Keith and Diane Harmon have been awarded $1.2 million by a Claiborne County jury in their wrongful death lawsuit stemming from the death of their son Andy.
The jury reached its verdict on Thursday in the civil case of the Harmons v. Thelma B. Trent, Doug Trent and Mary Trent, heard in the Claiborne County Circuit Court before Judge John McAfee. The verdict is believed to be the highest jury verdict award in the history of the county, according to the Hurley Law Firm from Knoxville, the Harmon family’s attorneys.
“It’s never been about the money, but I’m glad that the people of Claiborne County have shown that Andy’s life was worth something and that the kind of behavior that Ms. Trent and her parents exhibited won’t be tolerated in this county,” said Brandon Harmon, older brother of Andy Harmon, after the verdict.
Andy was 17 at the time of his death on June 14, 2010. He was a rising senior at Claiborne High School and was active in the community as a volunteer firefighter. He had also started “The Toxic Teen Club” to offer high school kids a place to hang out free of drugs.
He was driving an S-10 truck on Lone Mountain Road when Thelma “Beth” Trent, 31, crossed the centerline in a Ford F-250 and hit his vehicle. According to the suit, Trent’s truck hit Harmon’s vehicle so hard it drove it backwards and onto its top.
Trent pleaded guilty in April 2011 to vehicular homicide by intoxication and is serving a nine-year prison sentence. She was found to be on methamphetamine and a number of other drugs at the time of the crash.
“Although an adult, for the last four years prior to the accident Ms. Trent had maintained no job, resided with her parents, and relied on them almost exclusively for support and living expenses,” according to a statement from the Hurley Law Firm. “During that time, Ms. Trent had been a habitual drug user, was involved in several car wrecks, and was arrested while in possession of a crack pipe.”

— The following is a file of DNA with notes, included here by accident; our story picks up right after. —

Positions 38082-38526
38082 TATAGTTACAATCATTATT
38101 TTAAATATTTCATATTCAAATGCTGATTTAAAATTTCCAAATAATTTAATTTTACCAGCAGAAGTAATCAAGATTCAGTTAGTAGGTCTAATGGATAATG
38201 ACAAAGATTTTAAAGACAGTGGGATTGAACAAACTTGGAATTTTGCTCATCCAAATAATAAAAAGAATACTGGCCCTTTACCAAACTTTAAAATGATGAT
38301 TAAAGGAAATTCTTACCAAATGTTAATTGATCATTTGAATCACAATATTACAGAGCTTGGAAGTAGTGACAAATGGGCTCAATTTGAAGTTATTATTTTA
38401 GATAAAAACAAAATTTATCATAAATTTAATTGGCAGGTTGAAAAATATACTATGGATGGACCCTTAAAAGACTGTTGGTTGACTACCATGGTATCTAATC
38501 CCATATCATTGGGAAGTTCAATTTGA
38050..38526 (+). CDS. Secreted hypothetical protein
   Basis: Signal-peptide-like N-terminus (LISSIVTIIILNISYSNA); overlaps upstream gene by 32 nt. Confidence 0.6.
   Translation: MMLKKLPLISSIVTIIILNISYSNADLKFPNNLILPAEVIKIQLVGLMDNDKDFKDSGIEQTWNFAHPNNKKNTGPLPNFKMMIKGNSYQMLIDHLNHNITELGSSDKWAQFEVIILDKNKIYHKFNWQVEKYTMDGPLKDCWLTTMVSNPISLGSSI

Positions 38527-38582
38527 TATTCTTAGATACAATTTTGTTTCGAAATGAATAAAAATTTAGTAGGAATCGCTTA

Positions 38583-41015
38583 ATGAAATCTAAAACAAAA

The suit was also brought against the parents of Beth Trent, Doug and Mary Trent, on the basis that they knew, or should have known, that their daughter was not a fit individual to operate a vehicle.
“The jury found that Mr. and Mrs. Trent were also responsible for the death of Andy Harmon for negligently entrusting their vehicle to her, given her known drug and driving history,” said attorney Jed McKeehan.
In closing arguments, attorney Scott Hurley told jurors that no amount of money could ever replace the life of Andy Harmon, and Ms. Trent was unlikely to ever have any money to repay the Harmons for their loss. He went on to ask the jurors to send a message to the residents of Claiborne County and east Tennessee that the operation of vehicles while on drugs, and allowing individuals who are known to be drug users to do so, will not be tolerated.
The jury voted 12-0, reaching the verdict in less than three hours. The trial lasted three days.
The Trents were represented by Tom Johnson of the Kramer, Rayson firm in Knoxville.